Exclusion of Stray Remark Enough to Reverse Summary Judgment

December 02, 2021 | From HRCalifornia Extra

By Christina Baggett, Associate General Counsel, Labor and Employment at Meta Platforms, Inc.

Where there’s smoke, there might be fire.

This was the theme of a recent California Court of Appeal decision in which the court held that a one-sentence statement erroneously excluded from evidence on a motion for summary judgment was enough to reverse the trial court’s grant of summary judgment for the employer (Jorgensen v. Loyola Marymount Univ., 68 Cal. App. 5th 882 (2021)).

One-sentence — “I want someone younger,” excluded from evidence by the trial court based on relevance, conjecture, speculation and hearsay — was found to be relevant and fall within the state of mind exception to the hearsay rule by the Court of Appeal.

The court also found that erroneously excluding this admittedly stray remark was enough, in conjunction with other evidence presented, to tip the scale in favor of the plaintiff and create a triable issue of fact on the issue of pretext.


The story of this case began more than 10 years ago in 2010 when a well-known producer, Stephen Ujlaki, was appointed Dean of Loyola Marymount University’s School of Film and Television (SFTV). Only a few months before Ujlaki’s appointment, a 30-year-old newcomer to the university, Johana Hernandez, was hired as an administrative assistant.

Plaintiff Linda Jorgensen’s career had apparently gone “swimmingly” for the approximately six years she had worked for the university before Ujlaki’s appointment. Then, in 2014, four years after Ujlaki’s arrival to the scene, Hernandez, who Jorgensen herself had trained, was promoted to the position of Assistant Dean. Jorgensen was then instructed to report to Hernandez.

Jorgenson, believing that she was more qualified than Hernandez for the position, complained to the university about this turn of events. The university, however, dismissed her claims and, according to Jorgenson’s version of events, retaliated against her for complaining by failing to promote her. Jorgenson sued the university for age discrimination and retaliation in 2018 and resigned the following year.

The Stray Remark Excluded from Evidence

At the trial court level, the university filed a motion for summary judgment, on which the court isn’t allowed to weigh the evidence. Instead, considering all the evidence, it must determine whether any reasonable jury could find in favor of the non-moving party. In its moving papers, the university didn’t hold back any punches. It painted a picture of a woman who became insubordinate when Ujlaki was just trying to improve school operations; a woman who was difficult to work with according to older female employees; and a woman who, despite her experience, was not as competent as Hernandez.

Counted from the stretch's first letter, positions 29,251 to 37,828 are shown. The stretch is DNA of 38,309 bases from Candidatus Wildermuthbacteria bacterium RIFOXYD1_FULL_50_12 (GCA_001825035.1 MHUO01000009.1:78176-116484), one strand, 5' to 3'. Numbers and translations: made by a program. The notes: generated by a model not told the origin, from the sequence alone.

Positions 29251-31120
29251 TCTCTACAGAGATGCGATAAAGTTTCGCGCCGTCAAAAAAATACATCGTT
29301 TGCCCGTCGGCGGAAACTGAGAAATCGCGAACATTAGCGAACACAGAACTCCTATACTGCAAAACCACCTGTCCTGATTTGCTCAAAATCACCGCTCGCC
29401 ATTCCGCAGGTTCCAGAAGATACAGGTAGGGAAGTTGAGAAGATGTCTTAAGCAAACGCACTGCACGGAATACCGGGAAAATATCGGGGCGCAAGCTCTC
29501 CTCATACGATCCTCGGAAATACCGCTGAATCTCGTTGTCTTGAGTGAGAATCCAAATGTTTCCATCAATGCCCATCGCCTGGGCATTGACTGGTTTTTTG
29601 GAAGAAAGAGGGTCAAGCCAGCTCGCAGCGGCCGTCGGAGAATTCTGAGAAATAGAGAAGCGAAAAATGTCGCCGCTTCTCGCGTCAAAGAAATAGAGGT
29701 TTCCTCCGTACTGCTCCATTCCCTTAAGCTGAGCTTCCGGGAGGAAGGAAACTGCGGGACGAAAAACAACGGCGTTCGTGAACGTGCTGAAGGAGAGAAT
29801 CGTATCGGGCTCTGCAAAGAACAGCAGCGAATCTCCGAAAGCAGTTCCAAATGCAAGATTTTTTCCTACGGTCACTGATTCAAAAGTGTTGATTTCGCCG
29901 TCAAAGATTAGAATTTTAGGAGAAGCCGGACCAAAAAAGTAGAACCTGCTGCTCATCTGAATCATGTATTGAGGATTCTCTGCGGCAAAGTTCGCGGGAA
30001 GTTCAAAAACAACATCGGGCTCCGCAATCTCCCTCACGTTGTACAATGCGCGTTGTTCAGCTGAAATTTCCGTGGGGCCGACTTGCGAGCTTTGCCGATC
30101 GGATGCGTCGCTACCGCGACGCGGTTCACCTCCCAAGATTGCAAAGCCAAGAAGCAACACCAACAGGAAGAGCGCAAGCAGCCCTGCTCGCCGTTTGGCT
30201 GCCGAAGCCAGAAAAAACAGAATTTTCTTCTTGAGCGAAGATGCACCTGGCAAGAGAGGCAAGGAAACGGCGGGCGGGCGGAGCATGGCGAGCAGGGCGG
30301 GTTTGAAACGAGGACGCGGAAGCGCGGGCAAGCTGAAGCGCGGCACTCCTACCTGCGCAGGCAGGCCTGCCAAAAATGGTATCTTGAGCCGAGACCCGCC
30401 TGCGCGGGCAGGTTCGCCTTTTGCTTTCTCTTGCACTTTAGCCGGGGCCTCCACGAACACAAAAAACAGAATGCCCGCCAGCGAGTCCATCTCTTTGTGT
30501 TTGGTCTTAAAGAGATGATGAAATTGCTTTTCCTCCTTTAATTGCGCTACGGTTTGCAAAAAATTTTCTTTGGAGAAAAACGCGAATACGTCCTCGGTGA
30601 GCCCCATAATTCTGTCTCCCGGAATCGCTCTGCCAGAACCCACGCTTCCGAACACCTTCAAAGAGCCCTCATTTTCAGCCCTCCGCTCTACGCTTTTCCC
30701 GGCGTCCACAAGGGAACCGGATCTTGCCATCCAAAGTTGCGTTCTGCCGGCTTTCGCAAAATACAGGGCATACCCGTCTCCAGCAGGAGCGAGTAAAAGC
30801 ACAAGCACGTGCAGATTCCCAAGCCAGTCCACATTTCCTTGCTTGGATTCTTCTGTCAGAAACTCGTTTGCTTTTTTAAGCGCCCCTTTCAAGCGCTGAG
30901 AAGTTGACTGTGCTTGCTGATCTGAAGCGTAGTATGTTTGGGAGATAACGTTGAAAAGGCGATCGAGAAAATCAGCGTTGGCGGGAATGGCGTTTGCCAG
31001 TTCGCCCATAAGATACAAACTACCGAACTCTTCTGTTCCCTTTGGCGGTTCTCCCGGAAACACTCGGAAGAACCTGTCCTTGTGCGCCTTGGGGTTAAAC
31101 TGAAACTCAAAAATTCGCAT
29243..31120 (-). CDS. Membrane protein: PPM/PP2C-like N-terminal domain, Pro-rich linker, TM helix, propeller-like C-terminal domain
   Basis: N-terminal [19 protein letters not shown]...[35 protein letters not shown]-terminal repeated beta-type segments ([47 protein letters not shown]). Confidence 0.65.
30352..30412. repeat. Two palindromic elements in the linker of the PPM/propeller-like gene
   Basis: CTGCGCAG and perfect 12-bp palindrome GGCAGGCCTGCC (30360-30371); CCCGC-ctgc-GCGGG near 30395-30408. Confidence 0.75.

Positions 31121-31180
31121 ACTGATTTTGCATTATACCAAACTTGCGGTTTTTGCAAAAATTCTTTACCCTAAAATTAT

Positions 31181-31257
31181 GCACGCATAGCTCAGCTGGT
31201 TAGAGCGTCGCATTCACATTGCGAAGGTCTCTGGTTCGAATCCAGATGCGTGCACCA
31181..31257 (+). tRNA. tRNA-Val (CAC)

Jorgenson opposed the university’s motion with her own declaration and the declarations of other older females who had worked under Ujlaki. One of these older females, Carolyn Bauer, was a former SFTV employee who, during her time at SFTV, was asked by another woman, Belinda Brunelle, about an open position at the school. When Bauer went to Hernandez to share Brunelle’s interest, Hernandez allegedly told Bauer that she “wanted someone younger” for the role.

In the university’s reply to Jorgenson’s opposition, however, it objected to the evidence proffered by Bauer’s declaration on the basis that it lacked relevance and fell into the inadmissible categories of conjecture, speculation and heresy. In its ruling, the trial court sustained the university’s objections and excluded Hernandez’s “someone younger” comment before finding in favor of the university.

The Stray Remarks Doctrine

On appeal, the Court of Appeal disagreed and overturned the trial court’s ruling on the university's objections to Bauer's declaration. Relying on the 2010 Reid v. Google, Inc. case, the court explained that so-called “stray remarks” — discriminatory comments by coworkers and non-decision-makers, like Hernandez’s statement — could be relevant in age discrimination suits.

The term “stay remarks” was first used by former Associate U.S. Supreme Court Justice Sandra Day O’Conner in her concurring opinion to the 1989 seminal case Price Waterhouse v. Hopkins on the issues of sex stereotyping and an employer’s liability for sex discrimination. In her concurring opinion, O’Connor opined that while stray remarks don't constitute direct evidence of discriminatory animus; such remarks can be probative of discrimination.